At the request of Minnesota’s State-Based Health Insurance Marketplace, MNsure, researchers from the University of Minnesota’s State Health Access Data Assistance Center (SHADAC) compiled data from a variety of sources to analyze, at an aggregate level, the shifts in health insurance coverage that have taken place in Minnesota since the fall of 2013. Support for this work was provided through the Robert Wood Johnson Foundation’s State Health Reform Assistance Network.
A better understanding of the diverse sources of administrative data avilable from the state and federal health insurance marketplaces is required in order to respond to questions about the performance of exchanges during the first open enrollment period and about the viability of exchanges in the future.
This paper examines enrollment-related data issues faced by states during the first ACA open enrollment period, including variation in data elements collected through marketplace applications as well as variation in state approaches to public reporting on enrollment data. This paper will also look ahead to potential research questions and uses for data already collected and consider new data collection needs.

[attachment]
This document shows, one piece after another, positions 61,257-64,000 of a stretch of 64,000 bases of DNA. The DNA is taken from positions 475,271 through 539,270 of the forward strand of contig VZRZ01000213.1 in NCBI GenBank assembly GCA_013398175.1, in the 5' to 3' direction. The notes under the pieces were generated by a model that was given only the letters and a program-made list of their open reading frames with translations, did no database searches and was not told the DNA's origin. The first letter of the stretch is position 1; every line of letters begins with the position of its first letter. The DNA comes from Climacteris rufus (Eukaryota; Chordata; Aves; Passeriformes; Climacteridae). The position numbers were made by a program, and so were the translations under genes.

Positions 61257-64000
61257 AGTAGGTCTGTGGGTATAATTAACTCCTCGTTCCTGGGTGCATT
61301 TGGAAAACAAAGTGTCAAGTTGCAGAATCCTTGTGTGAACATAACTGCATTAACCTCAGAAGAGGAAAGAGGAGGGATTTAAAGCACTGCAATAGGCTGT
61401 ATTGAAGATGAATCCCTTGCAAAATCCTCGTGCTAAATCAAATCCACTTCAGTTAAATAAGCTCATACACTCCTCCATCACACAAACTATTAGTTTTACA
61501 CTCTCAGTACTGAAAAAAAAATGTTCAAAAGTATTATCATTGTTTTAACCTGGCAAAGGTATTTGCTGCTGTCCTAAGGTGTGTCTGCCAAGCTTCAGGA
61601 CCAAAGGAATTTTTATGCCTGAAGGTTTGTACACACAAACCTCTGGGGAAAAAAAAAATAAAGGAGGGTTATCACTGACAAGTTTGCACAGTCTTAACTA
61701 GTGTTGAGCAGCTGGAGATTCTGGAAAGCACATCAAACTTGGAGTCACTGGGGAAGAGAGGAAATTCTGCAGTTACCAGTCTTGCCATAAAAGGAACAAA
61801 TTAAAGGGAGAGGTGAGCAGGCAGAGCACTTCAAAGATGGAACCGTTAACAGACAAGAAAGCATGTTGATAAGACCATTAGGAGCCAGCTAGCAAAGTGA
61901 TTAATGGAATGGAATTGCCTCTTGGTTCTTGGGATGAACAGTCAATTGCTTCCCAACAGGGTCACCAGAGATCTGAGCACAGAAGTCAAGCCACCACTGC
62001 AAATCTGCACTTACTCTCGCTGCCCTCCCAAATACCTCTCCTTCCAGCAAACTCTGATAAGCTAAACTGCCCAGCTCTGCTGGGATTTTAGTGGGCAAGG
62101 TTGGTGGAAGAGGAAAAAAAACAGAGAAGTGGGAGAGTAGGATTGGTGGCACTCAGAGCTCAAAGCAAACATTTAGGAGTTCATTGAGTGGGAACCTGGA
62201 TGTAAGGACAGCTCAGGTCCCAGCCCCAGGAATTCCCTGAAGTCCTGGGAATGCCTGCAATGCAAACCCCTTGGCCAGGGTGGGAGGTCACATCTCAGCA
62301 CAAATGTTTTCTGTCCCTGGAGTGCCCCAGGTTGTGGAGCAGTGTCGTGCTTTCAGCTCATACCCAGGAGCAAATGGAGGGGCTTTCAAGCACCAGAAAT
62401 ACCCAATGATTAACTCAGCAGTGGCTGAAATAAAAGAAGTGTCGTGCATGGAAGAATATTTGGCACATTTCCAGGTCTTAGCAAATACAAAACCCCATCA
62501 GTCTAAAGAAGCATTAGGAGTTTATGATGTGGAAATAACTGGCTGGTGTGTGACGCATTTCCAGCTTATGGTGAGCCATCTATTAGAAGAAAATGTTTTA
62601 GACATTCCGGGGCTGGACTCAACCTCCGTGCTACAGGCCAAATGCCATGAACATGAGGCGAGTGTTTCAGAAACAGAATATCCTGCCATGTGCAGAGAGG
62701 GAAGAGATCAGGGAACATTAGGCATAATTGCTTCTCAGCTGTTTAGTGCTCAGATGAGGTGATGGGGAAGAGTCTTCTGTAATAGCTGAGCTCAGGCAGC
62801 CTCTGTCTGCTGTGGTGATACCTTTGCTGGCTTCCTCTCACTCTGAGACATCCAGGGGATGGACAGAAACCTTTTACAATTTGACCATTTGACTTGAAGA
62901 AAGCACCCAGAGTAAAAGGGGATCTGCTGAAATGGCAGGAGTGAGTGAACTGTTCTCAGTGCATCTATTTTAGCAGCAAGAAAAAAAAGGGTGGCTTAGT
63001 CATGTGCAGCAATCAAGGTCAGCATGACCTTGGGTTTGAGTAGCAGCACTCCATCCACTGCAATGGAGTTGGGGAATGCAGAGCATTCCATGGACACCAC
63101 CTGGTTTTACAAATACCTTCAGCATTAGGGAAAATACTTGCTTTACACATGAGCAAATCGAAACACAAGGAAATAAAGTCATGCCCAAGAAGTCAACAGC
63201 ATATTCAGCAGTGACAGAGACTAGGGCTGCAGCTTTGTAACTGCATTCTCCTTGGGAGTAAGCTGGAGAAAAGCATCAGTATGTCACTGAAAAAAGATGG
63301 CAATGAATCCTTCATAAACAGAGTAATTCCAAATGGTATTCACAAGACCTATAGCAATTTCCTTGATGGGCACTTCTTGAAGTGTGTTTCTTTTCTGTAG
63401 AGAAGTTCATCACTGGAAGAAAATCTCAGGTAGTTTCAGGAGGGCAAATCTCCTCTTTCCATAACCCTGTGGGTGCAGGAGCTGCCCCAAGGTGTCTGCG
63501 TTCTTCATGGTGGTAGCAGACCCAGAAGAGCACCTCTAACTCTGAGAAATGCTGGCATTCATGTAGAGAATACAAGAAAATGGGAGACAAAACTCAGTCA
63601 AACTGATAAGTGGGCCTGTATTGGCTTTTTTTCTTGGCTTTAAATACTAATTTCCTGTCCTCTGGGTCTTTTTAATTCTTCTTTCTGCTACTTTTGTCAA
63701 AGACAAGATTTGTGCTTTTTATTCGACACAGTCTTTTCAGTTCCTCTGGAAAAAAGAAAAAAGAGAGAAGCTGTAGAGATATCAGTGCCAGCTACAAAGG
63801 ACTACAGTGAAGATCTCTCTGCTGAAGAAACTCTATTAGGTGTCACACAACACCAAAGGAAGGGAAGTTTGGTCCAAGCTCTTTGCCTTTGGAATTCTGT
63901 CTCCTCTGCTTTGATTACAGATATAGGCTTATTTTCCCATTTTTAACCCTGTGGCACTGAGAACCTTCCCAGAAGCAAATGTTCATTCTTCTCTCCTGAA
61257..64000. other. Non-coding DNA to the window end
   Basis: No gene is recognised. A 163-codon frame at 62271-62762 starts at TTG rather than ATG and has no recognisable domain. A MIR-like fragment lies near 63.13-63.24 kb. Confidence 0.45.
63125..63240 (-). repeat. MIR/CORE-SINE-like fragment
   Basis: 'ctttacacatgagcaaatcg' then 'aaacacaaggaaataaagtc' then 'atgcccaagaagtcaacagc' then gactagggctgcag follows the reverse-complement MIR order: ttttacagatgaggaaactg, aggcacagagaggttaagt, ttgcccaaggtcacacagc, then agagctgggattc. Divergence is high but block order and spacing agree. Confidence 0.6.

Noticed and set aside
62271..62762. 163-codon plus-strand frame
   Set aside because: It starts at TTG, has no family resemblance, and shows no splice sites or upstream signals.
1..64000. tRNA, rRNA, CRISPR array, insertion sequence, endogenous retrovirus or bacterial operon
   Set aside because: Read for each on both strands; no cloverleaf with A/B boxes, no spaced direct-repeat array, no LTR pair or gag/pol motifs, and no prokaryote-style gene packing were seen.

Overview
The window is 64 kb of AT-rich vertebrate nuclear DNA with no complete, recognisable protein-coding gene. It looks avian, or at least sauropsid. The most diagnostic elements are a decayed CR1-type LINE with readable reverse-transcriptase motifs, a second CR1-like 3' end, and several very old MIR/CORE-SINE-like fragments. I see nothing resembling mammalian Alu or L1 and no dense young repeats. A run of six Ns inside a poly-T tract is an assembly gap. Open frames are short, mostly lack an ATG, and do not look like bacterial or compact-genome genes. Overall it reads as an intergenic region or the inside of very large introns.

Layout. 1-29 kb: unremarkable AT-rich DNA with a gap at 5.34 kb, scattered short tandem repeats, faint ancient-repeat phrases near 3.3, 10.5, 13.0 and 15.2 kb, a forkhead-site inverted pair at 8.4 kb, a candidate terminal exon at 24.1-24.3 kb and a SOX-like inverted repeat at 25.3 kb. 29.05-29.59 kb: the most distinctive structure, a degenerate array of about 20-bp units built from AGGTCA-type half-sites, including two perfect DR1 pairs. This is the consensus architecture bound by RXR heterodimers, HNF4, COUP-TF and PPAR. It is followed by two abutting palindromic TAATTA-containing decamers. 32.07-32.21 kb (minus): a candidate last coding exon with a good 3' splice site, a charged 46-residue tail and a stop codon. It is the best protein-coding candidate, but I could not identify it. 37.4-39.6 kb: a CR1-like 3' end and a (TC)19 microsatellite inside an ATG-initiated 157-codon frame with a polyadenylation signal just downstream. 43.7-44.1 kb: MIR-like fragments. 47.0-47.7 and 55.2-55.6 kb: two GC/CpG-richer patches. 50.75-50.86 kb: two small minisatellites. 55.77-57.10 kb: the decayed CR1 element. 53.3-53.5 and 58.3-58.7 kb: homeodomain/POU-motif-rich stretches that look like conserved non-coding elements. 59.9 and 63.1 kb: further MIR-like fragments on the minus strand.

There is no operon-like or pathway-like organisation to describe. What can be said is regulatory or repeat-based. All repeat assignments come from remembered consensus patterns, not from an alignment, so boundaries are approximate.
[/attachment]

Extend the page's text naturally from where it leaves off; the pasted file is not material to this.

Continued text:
Through provisions designed to improve access to affordable health coverage, the ACA is expected to reduce the number of people who cycle between Medicaid coverage and uninsurance — a concept commonly called “churn.” However, people experiencing transitions between health insurance plans still face barriers related to the continuity of care, potentially aggravating health conditions and increasing costs of care. As states look for ways to monitor and project churn, as well as consider policies for reducing the scope or impacts of the phenomenon, this paper describes possible methods and data sources for producing state-level churn estimates.
This paper provides states with information on ways in which they can monitor the private health insurance market over time. This information includes key analytic questions of interest; examples and recommendations of state-level analyses of the regulated health insurance market; and a comparison of two data sources states can use for monitoring and reporting purposes. The two data sources that we explore are the data collected by the Center for Consumer Information and Insurance Oversight (CCIIO) for the purposes of regulating privae health insurers' medical loss ratios (MLRs) and the insurer data collected by the National Association of Insurance Commissioner (NAIC). We consider the differences between these two data sources and identify the key analytic questions that can be best answered by each data source.
The State Health Access Data Assistance Center (SHADAC) is a program of the Robert Wood Johnson Foundation and a part of the Health Policy and Management Division of the School of Public Health at the University of Minnesota